Man calmly sitting on a rock in a river

People often talk about the calm before the storm but there is another form of calmness after a whirlwind of events that is a bit unsettling. Let me explain. You know that slight feeling of sadness when you return from vacation or the way you feel after your big life event is done and everything has gone back to normal? Yeah, that’s the calm I’m talking about. Most people experience a form of sadness and mental slow down after a period of intense experiences and emotions. So you spent the last 3 weeks in paradise with your loved ones and now you have to come back home to responsibilities (there’s actually a name for this particular sadness you feel after a vacation – Post-Vacation Blues). Or you spent all this time planning towards a special day or a special event and suddenly, it’s done and all you have left is yourself, your time, and silence.

💡A quick science lesson on why you feel this way: Dopamine is a neurotransmitter released by the brain that gives the pleasurable feeling. But the catch is that it is only released for a short period of time, after which it dips. The dopamine dip is what creates the feeling of sadness and we try to fight this feeling by looking for the next interesting thing that can trigger more dopamine to be released. The book Habits of a Happy Brain by Loretta Graziano Breuning goes into more details about the neurotransmitters that control the feeling of happiness.

These moments are often hard to deal with because it feels like life just moves on and you’re no longer relevant. You see others celebrating milestones and you feel like your season is done. But this is not true, your brain is just wired for a dopamine dip. Chemicals and neurotransmitters aside, I believe that life is punctuated with mountains that get us excited to keep moving forward. It’s these mountains that trigger a release of dopamine to give the feelings of happiness, pleasure, satisfaction, and motivation. Picture your life like a flat road. You keep walking on stable ground, but then you have this mountain that you get to climb and conquer and this can create such euphoria. But then, you have to come down on the other side at some point in order to continue your journey. Now you could stay on that mountain top forever, or you could come down, deal with how you feel while on your way down to your regular road and build momentum for another mountain. Your choice.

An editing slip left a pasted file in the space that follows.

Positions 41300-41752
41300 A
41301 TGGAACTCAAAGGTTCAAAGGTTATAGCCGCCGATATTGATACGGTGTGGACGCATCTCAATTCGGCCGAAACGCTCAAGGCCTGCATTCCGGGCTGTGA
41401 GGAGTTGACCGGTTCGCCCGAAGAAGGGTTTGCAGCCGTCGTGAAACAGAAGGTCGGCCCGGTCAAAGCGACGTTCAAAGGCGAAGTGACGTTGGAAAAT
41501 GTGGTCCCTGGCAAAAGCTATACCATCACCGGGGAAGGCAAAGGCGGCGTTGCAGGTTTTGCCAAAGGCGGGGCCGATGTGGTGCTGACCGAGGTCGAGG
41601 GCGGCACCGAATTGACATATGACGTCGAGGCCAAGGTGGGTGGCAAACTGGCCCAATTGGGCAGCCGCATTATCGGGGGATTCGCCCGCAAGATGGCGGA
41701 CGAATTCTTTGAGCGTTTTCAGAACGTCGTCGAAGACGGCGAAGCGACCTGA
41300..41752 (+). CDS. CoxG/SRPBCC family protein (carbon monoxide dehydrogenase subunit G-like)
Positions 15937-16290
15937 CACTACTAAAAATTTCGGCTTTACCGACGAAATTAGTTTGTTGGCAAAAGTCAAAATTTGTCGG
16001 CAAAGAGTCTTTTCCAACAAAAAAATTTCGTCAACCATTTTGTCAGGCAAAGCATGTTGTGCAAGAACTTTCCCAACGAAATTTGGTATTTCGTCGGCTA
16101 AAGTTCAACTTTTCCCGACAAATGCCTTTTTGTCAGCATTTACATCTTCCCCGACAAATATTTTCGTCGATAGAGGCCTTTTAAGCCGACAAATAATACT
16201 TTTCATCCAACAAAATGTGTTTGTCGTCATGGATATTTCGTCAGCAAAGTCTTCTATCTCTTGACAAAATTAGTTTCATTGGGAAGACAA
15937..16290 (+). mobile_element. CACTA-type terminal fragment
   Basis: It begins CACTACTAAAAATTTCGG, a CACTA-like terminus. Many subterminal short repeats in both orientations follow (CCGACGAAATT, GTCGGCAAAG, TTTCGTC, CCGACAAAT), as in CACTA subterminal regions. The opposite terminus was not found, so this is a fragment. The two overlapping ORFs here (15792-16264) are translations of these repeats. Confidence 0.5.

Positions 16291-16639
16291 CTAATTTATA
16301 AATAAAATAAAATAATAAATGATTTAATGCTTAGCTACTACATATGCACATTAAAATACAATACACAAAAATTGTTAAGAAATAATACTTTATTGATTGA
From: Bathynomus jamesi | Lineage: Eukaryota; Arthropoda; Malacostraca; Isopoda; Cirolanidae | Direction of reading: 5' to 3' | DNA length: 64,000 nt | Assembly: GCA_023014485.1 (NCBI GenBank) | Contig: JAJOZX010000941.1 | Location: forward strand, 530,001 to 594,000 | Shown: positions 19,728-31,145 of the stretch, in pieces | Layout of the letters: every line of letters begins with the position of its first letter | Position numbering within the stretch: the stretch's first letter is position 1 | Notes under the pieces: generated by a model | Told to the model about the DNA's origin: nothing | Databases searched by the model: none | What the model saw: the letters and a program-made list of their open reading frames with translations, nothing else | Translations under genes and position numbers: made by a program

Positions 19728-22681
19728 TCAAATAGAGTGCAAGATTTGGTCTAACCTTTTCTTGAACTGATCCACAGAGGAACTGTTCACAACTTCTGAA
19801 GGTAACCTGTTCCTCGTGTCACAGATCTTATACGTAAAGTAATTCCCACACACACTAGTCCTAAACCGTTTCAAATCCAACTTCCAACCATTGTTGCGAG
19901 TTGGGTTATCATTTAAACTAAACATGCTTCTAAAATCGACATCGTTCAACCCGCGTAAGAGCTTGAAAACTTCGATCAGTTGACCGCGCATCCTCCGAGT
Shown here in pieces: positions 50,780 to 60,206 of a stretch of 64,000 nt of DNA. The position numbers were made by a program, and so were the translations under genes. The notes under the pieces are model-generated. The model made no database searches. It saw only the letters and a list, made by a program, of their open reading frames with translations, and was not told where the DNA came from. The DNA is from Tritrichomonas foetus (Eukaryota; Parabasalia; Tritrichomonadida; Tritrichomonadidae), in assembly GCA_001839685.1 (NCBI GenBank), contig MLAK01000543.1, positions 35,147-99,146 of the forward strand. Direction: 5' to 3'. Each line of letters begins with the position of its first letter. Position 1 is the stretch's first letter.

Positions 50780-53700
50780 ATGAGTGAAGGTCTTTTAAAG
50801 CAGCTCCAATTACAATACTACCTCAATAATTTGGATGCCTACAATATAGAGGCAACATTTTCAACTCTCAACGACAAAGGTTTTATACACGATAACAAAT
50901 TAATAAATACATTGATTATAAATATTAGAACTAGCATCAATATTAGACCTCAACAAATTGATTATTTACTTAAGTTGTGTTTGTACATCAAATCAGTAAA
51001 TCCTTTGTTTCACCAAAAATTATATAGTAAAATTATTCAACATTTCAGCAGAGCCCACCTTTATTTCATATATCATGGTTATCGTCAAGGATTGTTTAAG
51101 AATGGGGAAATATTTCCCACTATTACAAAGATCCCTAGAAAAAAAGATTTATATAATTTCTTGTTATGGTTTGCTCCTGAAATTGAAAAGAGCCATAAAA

Picture your life life a flat road, that passes through mountains which are designed to bring momentary excitement.

Picture your life like a flat road, that passes through mountains which are designed to bring momentary excitement.

When you look at this full picture, it’s a bit easier to deal with the unsettling calmness. Take a look at your life, what does a normal day look like? When you’re not working on a big project or planning a vacation,  and what is your “normal”? Going on vacation does not change your normal (well if you have the means, you can make this your normal), rather it creates excitement and can be a way to recharge for your normal. Every time you have to come back to your normal, embrace it as your regular heartbeat and the road that must be travelled to get to the next mountain.